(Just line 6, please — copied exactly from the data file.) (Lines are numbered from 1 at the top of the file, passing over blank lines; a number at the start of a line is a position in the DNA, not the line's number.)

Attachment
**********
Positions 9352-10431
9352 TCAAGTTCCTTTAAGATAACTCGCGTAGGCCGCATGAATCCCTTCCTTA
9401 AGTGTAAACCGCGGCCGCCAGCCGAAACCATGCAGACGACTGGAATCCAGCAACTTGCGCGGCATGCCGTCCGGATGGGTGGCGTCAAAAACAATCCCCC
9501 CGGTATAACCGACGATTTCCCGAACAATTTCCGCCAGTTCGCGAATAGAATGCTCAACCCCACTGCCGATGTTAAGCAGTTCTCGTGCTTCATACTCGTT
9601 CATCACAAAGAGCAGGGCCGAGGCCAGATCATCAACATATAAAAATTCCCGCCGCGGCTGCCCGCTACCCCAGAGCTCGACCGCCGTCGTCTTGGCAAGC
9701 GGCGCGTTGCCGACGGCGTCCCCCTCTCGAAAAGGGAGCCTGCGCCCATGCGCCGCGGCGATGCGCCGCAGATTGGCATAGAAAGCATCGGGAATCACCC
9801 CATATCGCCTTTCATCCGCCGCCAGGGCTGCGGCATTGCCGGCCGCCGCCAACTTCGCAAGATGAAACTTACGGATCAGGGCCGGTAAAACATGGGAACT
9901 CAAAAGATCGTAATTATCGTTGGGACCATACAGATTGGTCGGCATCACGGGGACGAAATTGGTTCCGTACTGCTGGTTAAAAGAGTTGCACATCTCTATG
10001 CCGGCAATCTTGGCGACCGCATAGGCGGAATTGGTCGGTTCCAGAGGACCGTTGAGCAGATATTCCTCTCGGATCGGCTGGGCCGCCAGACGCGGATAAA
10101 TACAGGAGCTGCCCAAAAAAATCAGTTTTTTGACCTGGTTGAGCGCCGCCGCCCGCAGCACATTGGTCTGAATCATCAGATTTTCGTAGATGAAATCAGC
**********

9701 GGCGCGTTGCCGACGGCGTCCCCCTCTCGAAAAGGGAGCCTGCGCCCATGCGCCGCGGCGATGCGCCGCAGATTGGCATAGAAAGCATCGGGAATCACCC